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    Posted in Bioinformatics | 25 Comments »

    PHP-Nuke 6.0/6.5 to Drupal 4.7.x/5.x migration (conversion)

    8th September 2006

    Post last updated: April 18, 2010.

    Now there is a Drupal 6.x module available. It is in no way related to the migrate script(s) below.

    The newest script version migrates from PHP-Nuke 6.5 to Drupal 5.x.
    Download the latest version of the migration script.

    In 2002 I set up a PHPNuke-6.0 – based portal. Eventually it died due to the lack of time investments and support from collaborators. Now, when time came to revive the project, I made a search and decided to use Drupal as a base CMS for the portal.
    In order to migrate userbase from an old portal to the new Drupal-powered one, and following the topic at, I found a script and its modification.
    I used it to migrate only users, and made some cosmetic changes:

    • added options for custom phpnuke table prefixes
    • default user name is now = uname (login), not ‘temp_name’, as before
    • I replaced hard-coded links to ‘migrate.php’ with links to $_SERVER['PHP_SELF'], so that if you rename the script you don’t have any problems with that :)
    • now forum topics should not be promoted to the main page (changed 1 to 0 as hinted by Alexis)

    Finally, I would like to thank both Karthik Kumar for the original script and Alexis Bellido for the 6.0_to_4.7 modification.
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    Posted in CMS, Drupal, how-to, PHP, Programming, Web | 77 Comments »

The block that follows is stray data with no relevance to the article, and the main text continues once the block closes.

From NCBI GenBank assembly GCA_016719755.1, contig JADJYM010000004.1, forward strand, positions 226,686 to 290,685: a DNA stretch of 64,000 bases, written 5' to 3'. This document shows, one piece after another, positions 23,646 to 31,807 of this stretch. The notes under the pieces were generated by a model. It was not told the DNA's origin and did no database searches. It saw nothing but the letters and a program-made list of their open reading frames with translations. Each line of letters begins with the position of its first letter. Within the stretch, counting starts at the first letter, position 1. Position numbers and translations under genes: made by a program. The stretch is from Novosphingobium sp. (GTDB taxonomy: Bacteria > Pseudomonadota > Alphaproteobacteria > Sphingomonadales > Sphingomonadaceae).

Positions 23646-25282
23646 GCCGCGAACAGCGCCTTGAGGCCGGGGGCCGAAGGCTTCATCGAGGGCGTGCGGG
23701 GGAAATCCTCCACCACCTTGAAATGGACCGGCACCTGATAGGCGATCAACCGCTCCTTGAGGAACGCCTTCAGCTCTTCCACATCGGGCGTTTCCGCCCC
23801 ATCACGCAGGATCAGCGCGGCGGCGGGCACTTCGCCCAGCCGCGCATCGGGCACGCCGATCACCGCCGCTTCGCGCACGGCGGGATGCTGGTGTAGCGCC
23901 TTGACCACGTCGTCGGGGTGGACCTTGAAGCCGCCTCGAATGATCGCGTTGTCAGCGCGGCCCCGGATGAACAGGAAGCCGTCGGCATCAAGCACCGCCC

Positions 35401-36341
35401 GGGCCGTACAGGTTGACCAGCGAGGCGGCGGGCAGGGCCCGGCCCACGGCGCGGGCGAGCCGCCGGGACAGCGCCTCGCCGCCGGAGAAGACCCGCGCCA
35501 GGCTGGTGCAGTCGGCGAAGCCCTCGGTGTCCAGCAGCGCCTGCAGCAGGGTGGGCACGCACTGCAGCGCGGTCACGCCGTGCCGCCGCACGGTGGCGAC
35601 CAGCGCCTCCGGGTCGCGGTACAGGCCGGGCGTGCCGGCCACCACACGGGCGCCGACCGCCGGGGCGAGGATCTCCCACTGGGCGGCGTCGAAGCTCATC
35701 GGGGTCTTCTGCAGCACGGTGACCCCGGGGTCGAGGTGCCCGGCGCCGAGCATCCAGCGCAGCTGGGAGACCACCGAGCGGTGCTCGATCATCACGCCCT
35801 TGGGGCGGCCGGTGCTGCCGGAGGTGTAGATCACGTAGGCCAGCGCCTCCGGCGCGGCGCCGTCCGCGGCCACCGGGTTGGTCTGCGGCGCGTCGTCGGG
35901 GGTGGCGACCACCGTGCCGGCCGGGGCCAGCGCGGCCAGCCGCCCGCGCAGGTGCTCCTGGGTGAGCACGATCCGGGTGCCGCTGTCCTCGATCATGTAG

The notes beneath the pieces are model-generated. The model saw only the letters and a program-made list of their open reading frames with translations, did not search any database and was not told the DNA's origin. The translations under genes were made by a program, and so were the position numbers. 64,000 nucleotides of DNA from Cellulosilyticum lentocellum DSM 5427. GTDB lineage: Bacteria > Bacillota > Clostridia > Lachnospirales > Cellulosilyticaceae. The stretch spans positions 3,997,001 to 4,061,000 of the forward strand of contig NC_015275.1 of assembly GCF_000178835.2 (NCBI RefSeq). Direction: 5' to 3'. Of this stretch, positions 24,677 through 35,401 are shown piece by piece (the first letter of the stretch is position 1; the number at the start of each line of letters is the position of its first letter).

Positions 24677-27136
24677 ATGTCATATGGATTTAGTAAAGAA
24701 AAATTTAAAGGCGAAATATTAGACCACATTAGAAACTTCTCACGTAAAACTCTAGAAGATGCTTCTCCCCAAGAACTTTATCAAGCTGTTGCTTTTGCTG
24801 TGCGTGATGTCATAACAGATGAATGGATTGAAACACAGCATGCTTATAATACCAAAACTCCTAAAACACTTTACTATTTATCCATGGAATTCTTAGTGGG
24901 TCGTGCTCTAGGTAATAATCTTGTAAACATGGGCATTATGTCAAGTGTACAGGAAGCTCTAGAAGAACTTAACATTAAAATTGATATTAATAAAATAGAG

Allow posting duplicate form-name entries with different values

    6th September 2006

    Sometimes, writing automatic HTML forms processors, you need to post several values with the same name of the form field, e.g.:
    collection_gene = str_chrom_name
    collection_gene = gene_stable_id

    This is against the RFC on form fields design and submitting, but this approach is used – for example, by Ensembl. I spent some time to figure out how to make HTTP_Client and HTTP_Request submit multiple ‘name-value’ pairs instead of one (the latest defined, which overrides the previous). The solution is extremely simple:
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    Posted in Bioinformatics, how-to, PHP, Programming, Science | No Comments »

    Avoiding out of memory fatal error when using HTTP_Client or HTTP_Request

    6th September 2006

    If you fetch large amounts of data (e.g. over 2MB per request) using HTTP_Client (or HTTP_request), you may get “out of memory” fatal errors, especially if:

    1. memory_limit is set to default 8M, and
    2. you process multiple pages using single non-reset instance of HTTP_Client object.

    This problem can manifest itself by producing fatal error after a couple of cycles of successful page retrieval – but always, if run with the same parameters, after some constant or only slightly variable number of cycles.

    In my case the problem was that HTTP_Request (a dependancy of HTTP_Client) was holding in memory all the previously fetched pages of the current session (the ‘history’ feature). To force HTTP_Request to hold only the most recent page, you need to ‘disable’ history after creating the HTTP_Client or HTTP_Request object instance:

    1. $req = &new HTTP_Client($params, $headers);
    2. // disable history to save memory
    3. $req->enableHistory(false);

    Hope this helps you.


    Posted in Bioinformatics, how-to, PHP, Programming, Science | No Comments »